In the sporting world, sandbagging is a highly frowned-upon practice. The problem is rampant in the pool where a player may misrepresent their skill level by deliberately missing shots. In turn, they maintain a higher handicap and get more innings (turns). It creates an unfair advantage against opponents during games.
In business, sandbagging is not entirely frowned upon. It’s even encouraged and strategically used by salespersons, entire teams, and organizations. For instance, after achieving quarterly sales targets, a sales team may push deals to the next quarter to save face in case of poor performance.
Now, what does sandbagging mean?
Sandbagging definition: “It's the deliberate attempt to misrepresent one’s capabilities or undersell the size of deals. It often takes the form of failing to achieve results now, even when it’s entirely feasible to achieve them.”
Is Sandbagging a Bad Thing?
While sandbagging has a negative connotation, it can be useful for salespersons. Now, it’s only advantageous if the salesperson applies it to realize their full potential. For instance, they may be working on a deal with a lot of money at stake. Disclosing all the particulars may attract extra pressure from management. By sandbagging, they can ease off the extra stress and deliver better.
Still, sales sandbagging poses more of a threat to businesses than the slight benefits it may afford individual reps. That's because it contributes to problems such as:
Undermining team & business performance
The effects of sandbagging may be compounded if many team members are implementing the practice to avoid risk. It can severely hurt the bottom line and prevent the business from functioning at its fullest potential. The eventual outcome is a compromised business that can't keep pace with competitors or overcome market forces.
Creating a negative business reputation
A business may intentionally downplay its expected performance for the current quarter. When it finally posts above-average returns, the announcement may make the stock more attractive, spiking demand and increasing stock prices. Press coverage may be more favorable.
If the same business keeps repeating the practice, it can earn the reputation of a sandbagger. Shareholders and investors may catch up and demand real performance in upcoming quarters.
If the business fails to deliver as expected, the underperformance may strain stakeholder relations.
Failed deals, wasted time, and missed opportunities
Sandbagging may prolong the time it takes to close the deal. Now, a lot can happen in that period. It's not unheard of for eager clients to lose interest or choose another alternative. So, there's less guarantee that the deal may close.
More time will be spent in the new quarter trying to close the deal, resulting in a lot of time wastage. Salespersons may also miss the opportunity to pursue new deals, further jeopardizing the company’s financial position.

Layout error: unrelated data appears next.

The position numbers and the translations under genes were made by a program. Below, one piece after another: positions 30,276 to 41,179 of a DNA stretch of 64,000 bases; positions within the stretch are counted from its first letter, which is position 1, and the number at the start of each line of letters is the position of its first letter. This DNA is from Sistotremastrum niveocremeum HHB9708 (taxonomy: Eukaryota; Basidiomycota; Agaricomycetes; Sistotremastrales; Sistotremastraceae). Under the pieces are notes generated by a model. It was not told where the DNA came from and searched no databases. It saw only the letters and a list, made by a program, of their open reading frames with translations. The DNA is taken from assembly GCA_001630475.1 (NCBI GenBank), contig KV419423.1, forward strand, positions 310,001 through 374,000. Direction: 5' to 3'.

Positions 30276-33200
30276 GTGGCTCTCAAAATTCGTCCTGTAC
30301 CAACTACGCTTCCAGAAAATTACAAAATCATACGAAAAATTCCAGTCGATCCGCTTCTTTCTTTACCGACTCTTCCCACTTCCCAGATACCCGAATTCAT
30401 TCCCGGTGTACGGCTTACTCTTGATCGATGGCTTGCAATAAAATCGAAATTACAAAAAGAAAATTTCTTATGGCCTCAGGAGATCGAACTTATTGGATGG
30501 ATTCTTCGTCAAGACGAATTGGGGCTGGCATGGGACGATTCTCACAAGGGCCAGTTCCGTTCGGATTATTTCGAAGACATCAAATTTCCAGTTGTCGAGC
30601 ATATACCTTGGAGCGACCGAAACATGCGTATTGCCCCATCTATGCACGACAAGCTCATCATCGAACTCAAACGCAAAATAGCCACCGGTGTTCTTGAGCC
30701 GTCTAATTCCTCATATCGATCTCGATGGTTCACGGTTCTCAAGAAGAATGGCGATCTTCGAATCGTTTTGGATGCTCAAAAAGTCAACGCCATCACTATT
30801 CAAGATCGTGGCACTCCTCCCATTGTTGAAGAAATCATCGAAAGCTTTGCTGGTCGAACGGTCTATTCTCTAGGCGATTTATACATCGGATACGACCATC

Identification of Sandbagging with the Help of Data
Sandbaggers will always hide their actual progress on deals and may not answer questions forthrightly. Fortunately, raw data doesn’t lie, and it may be the way out. So, which data can your organization track? Pay attention to ready-to-buy signals such as subsequent follow-up meetings, more phone calls, or revised quotes.
Because many interactions are now taking place digitally, you can even watch out for sales-talk in calls, emails, or text interactions. For instance, the prospect may be asking price and discount-related questions or inquiring about service and delivery dates.
To analyze data from calls feasibly, you can use AI-powered analytics to spot ready-to-buy signals. For instance, an AI analytics tool can collect data about common user requests, call frequencies, call topics, or durations. An AI analytics tool equipped with NLP capabilities can detect semantically-related terms that indicate the final stages of closing a deal.
Other employees may be misrepresenting their actual skills or underperforming. Think of collecting and analyzing more relevant data, for instance, task completion rates, call resolution times, and more.
Responding to Sandbagging
As in the world of pool & cue sports, you need to deploy multiple safeguards to guard against sandbagging in your organization. You can build safeguards directly into the systems that don't need any execution on your part to be effective. For instance, you can set up workflows with processes to help employees get more things done consistently.
Consider having clearly defined rules prohibiting sandbagging and imposing consequences for the practice. Using software can also help defeat sandbagging. For instance, automated sales forecasting and assessment tools can help with sales sandbagging.
Aim to reduce the pressure on salespeople. Give them ample room when working on large projects and drive them to deliver their best with no fear of future results or consequences.
The Bottom Line
Sandbagging means mispresenting one’s skills or failing to perform optimally. It’s an issue to take seriously.
A business that performs its best time and time again tends to maintain its momentum. It’s always ready to take advantage of new opportunities with no excuses.